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General Lying-In Hospital
The General Lying-In Hospital
General Lying-In Hospital
was one of the first general (non-denominational) maternity hospitals in Great Britain. It opened in 1767 on Westminster
Westminster
Bridge Road; it became part of St Thomas' Hospital when the NHS was formed in 1946 and closed as a separate facility in 1971.[1] Contents1 History 2 Architecture 3 References 4 External linksHistory[edit] The General Lying-In Hospital
General Lying-In Hospital
was opened in April 1767 as the Westminster
Westminster
New Lying-in
Lying-in
Hospital, on the north side of Westminster Bridge Road, Lambeth, then on the outskirts of London. Lying-in
Lying-in
is an archaic term for childbirth; the institution was a maternity hospital. Dr. John Leake was its first physician
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Lambeth
Lambeth
Lambeth
(/ˈlæmbəθ/)[1]. It is situated 1 mile (1.6 km) south of Charing Cross. The population of the London Borough of Lambeth
London Borough of Lambeth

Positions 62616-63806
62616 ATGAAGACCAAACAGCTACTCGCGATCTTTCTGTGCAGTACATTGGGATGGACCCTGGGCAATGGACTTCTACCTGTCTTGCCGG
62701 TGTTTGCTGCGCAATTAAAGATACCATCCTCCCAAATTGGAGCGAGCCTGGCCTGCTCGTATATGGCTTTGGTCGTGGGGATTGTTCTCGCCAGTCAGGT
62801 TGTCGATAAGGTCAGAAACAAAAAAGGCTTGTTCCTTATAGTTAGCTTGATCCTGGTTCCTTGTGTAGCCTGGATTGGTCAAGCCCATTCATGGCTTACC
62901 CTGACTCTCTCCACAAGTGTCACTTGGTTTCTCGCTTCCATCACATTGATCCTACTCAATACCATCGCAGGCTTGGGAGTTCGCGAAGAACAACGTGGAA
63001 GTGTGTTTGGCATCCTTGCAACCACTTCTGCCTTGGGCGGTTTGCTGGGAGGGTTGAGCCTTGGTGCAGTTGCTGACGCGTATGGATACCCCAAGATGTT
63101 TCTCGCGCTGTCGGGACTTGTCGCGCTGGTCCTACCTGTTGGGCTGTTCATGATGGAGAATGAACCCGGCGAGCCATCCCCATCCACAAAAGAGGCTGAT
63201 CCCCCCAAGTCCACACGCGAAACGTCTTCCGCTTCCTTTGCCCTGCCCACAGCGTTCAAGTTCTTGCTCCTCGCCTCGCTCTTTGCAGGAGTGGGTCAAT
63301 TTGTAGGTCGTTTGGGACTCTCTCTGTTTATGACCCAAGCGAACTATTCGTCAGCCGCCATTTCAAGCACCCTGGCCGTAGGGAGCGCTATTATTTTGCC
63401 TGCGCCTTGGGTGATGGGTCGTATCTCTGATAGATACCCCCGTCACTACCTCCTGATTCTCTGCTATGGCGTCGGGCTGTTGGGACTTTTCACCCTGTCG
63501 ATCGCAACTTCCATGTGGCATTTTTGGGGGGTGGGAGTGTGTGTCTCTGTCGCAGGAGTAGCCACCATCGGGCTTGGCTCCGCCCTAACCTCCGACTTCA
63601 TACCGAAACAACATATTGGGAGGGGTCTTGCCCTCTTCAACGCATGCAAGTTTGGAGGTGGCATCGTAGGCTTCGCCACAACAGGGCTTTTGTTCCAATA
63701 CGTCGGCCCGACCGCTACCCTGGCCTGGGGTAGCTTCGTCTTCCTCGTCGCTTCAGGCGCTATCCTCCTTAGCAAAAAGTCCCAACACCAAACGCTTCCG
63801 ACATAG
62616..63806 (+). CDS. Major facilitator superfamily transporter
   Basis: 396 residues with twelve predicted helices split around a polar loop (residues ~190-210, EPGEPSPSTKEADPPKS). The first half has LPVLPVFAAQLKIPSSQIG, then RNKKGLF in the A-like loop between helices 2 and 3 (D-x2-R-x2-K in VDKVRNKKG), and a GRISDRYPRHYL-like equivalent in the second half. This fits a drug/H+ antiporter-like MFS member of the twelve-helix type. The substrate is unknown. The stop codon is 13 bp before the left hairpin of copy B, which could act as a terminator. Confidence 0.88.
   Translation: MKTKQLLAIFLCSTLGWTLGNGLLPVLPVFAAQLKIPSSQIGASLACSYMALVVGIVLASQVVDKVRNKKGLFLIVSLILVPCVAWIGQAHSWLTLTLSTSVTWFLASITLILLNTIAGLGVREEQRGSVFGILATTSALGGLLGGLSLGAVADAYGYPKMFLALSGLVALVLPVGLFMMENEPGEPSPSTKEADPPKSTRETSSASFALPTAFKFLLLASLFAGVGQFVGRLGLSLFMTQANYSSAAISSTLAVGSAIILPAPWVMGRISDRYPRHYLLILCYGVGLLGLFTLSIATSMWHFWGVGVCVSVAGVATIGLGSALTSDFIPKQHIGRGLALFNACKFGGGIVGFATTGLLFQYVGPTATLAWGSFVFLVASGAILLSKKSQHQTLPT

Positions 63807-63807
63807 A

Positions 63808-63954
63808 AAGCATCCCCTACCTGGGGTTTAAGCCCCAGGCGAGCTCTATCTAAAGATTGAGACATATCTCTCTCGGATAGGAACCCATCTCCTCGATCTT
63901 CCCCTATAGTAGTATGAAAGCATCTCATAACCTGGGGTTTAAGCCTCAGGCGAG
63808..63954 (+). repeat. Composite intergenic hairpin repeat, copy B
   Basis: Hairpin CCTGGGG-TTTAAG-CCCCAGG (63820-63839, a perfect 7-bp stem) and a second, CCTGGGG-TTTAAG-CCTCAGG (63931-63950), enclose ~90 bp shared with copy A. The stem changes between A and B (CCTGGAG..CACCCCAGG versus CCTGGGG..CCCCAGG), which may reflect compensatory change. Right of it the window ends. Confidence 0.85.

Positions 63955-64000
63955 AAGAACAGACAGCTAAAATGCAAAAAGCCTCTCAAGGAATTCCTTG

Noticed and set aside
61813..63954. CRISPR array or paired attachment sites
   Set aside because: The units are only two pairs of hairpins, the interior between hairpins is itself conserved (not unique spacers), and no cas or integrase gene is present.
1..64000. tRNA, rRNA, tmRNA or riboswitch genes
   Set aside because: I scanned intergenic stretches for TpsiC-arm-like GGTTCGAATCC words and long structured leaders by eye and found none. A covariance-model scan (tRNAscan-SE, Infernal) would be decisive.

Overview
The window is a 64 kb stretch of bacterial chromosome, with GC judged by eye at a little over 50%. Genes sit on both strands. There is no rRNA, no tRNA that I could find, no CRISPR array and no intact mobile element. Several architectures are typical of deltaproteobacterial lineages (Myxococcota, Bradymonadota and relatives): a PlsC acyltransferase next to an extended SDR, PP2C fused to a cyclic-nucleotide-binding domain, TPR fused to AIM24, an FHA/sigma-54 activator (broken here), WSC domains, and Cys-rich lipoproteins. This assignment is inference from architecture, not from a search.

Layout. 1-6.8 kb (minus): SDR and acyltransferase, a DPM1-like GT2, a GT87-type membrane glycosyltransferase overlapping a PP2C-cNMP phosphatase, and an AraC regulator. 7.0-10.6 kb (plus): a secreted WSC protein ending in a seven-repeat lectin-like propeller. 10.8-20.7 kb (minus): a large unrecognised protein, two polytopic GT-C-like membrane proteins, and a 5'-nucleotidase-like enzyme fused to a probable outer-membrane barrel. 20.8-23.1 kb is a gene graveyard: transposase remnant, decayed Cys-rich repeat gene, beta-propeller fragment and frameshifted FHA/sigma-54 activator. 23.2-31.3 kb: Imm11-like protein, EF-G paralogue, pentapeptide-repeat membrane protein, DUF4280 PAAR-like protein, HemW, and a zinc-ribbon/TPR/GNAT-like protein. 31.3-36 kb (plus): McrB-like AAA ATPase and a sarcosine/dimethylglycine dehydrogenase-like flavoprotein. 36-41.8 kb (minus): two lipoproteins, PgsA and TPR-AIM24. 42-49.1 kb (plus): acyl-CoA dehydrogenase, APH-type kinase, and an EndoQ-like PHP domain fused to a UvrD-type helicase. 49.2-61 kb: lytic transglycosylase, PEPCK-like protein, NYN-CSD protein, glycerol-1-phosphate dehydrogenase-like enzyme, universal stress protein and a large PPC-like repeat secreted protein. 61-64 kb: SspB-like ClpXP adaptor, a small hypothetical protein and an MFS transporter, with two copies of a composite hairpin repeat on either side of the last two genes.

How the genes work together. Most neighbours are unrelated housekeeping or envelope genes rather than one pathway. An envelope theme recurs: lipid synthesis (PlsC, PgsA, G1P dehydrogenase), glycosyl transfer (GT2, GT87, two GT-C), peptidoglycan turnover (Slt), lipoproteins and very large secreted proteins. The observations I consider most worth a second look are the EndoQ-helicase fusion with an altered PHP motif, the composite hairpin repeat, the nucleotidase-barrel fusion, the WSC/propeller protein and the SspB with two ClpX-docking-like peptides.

was 303,086 in 2011.[2] The area experienced some slight growth in the medieval period as part of the manor of Lambeth
Lambeth
Palace. In Elizabethan times the area was known as L’amberth. (Map named Londinum Feracissumi Angliae Regni Metropolis) By the Victorian era the area had seen significant development as London expanded, with dense industrial, commercial and residential buildings located adjacent to one another. The changes brought by World War II
World War II
altered much of the fabric of Lambeth. Subsequent development in the late 20th century and early 21st century has seen an increase in the number of high-rise buildings
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Health System